"I know how to handle insurance companies; I used to be their attorney!"
"I will fight for your rights!"
"Been in an accident? Got your check yet?"
On the tube there's the guy in the tank who runs over a car, the woman in pearls urging you to call the Injury Helpline, and any number of earnest talking heads sitting in front of a wall of law books. Turn to the Yellow Pages, and you've got your choice of snarling beasts and button-down hired guns: S. Bryan "Bulldog" Moore, Cliff "Kodiak" Enten, even Dan "Nationally Recognized Trial Authority" Caplis, whose full-page, full-color-insert claim to fame is that he's been quoted by Time, the Washington Post, NBC, CNN and half a dozen other major media outlets.
Rubbing up against these exhibitionists are hundreds of discreetly listed attorneys who would sooner give up their Rolexes than ballyhoo their services like common tradesmen. Some even want to muzzle the advertisers, for fear they're dragging down the reputation of the legal profession--a charge that, on its face, sounds a lot like blaming Blackbeard for giving pirates a bad name.
Nearly twenty years after the U.S. Supreme Court struck down state prohibitions against lawyer advertising, the pendulum is swinging back. Since 1990, several states, including Florida, Texas, Iowa and New Mexico, have tightened their rules on lawyers' TV and radio commercials or direct-mail solicitation of prospective clients. And Colorado may soon join their ranks, a prospect that has attorney advertisers and their supporters, including a national consumer group, crying foul.
Last month the Colorado Bar Association's board of governors met at the University of Colorado Law School to consider amending the state's rules of professional conduct regarding advertising. A voice vote wasn't good enough; a show of hands was also too close to call. Finally, boardmembers marched one by one up to the podium to give their yea or nay and wound up approving a watered-down version of the proposed changes by a vote of 41-38. While not as draconian as earlier drafts, the measure would limit the use of testimonials, ban the use of actors posing as attorneys, and require certain disclosures about fee arrangements, as well as a thirty-day waiting period before direct-mail solicitation of accident victims.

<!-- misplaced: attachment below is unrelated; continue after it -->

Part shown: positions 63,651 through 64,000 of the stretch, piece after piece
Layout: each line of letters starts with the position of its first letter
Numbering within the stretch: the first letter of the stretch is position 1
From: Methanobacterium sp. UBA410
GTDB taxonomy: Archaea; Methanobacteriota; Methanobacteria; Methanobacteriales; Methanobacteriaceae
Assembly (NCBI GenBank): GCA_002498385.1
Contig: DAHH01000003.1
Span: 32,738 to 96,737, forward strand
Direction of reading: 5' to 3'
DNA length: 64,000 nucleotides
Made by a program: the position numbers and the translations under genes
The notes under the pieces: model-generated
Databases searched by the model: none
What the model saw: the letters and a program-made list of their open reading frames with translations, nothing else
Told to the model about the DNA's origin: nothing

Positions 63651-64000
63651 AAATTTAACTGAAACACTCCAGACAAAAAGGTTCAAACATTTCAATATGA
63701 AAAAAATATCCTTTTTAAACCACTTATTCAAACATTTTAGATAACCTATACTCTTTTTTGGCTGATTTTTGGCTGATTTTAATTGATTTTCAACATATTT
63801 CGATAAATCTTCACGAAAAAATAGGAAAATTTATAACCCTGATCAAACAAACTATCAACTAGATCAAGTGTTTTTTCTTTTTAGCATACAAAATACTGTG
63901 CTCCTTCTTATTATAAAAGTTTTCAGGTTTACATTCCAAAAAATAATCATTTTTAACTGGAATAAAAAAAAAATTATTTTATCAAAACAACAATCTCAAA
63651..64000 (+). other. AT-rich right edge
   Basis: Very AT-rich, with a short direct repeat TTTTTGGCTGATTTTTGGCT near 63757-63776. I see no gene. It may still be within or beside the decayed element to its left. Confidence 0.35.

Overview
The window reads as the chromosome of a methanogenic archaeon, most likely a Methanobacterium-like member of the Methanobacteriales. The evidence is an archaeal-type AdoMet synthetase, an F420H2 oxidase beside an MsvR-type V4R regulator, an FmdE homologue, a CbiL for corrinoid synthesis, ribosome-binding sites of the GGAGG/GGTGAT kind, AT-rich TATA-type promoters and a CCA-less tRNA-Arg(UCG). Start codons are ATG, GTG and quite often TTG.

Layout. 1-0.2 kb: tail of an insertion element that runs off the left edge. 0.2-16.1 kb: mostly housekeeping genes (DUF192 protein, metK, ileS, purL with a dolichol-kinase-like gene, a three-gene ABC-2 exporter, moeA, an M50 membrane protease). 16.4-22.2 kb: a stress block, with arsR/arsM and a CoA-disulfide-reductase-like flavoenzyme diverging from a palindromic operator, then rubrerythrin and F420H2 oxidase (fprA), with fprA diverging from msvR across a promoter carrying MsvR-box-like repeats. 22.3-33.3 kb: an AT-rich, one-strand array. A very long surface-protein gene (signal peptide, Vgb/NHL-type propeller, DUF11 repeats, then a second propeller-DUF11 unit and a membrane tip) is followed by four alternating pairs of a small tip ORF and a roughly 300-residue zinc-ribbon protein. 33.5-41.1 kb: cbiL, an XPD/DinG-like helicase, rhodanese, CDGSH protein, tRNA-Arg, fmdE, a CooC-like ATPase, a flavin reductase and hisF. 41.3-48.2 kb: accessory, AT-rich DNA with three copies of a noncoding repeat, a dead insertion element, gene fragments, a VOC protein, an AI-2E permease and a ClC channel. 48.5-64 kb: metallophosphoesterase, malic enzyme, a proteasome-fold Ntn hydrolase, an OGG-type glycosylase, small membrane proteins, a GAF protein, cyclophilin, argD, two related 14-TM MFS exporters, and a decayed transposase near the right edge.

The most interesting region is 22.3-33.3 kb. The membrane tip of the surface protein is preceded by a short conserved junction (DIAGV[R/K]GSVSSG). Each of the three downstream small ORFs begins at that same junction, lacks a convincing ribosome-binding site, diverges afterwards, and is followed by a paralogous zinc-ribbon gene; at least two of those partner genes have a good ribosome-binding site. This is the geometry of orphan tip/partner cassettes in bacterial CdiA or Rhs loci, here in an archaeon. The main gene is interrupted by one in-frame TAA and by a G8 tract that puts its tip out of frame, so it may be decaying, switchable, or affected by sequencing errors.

Several lawyers who advertise say the new rules would have little effect on their current commercials, but they still consider the changes unnecessary, burdensome and even silly. "To get these rules, I think they watched Jay Leno making fun of attorneys," says Janet Frickey, daughter of advertising pioneer Norton Frickey. "By the time you get all these disclaimers in, it'll be like a car ad. It's a little rude."
The new rules now go to the Colorado Supreme Court, the primary authority governing attorney conduct in the state, which could adopt them, modify them or reject them on First Amendment grounds. But regardless of how the court decides, it's unlikely to end the controversy. This isn't simply a high-minded argument about professional ethics and free speech. It's also about money--lots of it.
Although less than 10 percent of the CBA's 13,000 members have advertised in some fashion, the issue has generated deep fault lines within the bar, particularly among personal-injury attorneys. Lawyers critical of advertising suggest that their most brazen brethren are driving down jury verdicts, misleading clients and making things tougher for accident victims. Advertisers say they're being scapegoated for the woes of an overcrowded profession and point to research indicating that, far from complaining, the public is being well-served by lawyer ads. The effort to rein them in, they claim, is coming not from consumers but from powerful factions within the CBA and the Colorado Trial Lawyers Association, an organization of plaintiffs' attorneys, most of whose members compete directly with the advertisers over the meat and potatoes of the business: auto litigation.
"The organized bars, almost without exception, oppose advertising," notes Stuart Kritzer, an advertiser who served as a dissenting voice on the task force that drafted the CBA proposal. "The stated reason is that it diminishes the image of lawyers, but it also has changed how they get business. Many lawyers refuse to accept the fact that without advertising, they still wouldn't be doing as well as they used to, because there's more competition."
In his minority report on the proposed rules, Kritzer blasted the task force and the CBA's ethics committee for approving the changes without sufficient research or public input; he also raised the specter of "the inevitability of litigation" if the rules were adopted by the state. He wasn't blowing smoke. Last year, in response to a lawsuit filed by advertisers and other interested parties--including two ad agencies and a broadcasters' association--a federal judge threw out similar restrictions on advertising that had been adopted by the State of Mississippi and ordered the state to pay more than $100,000 in attorneys' fees and costs.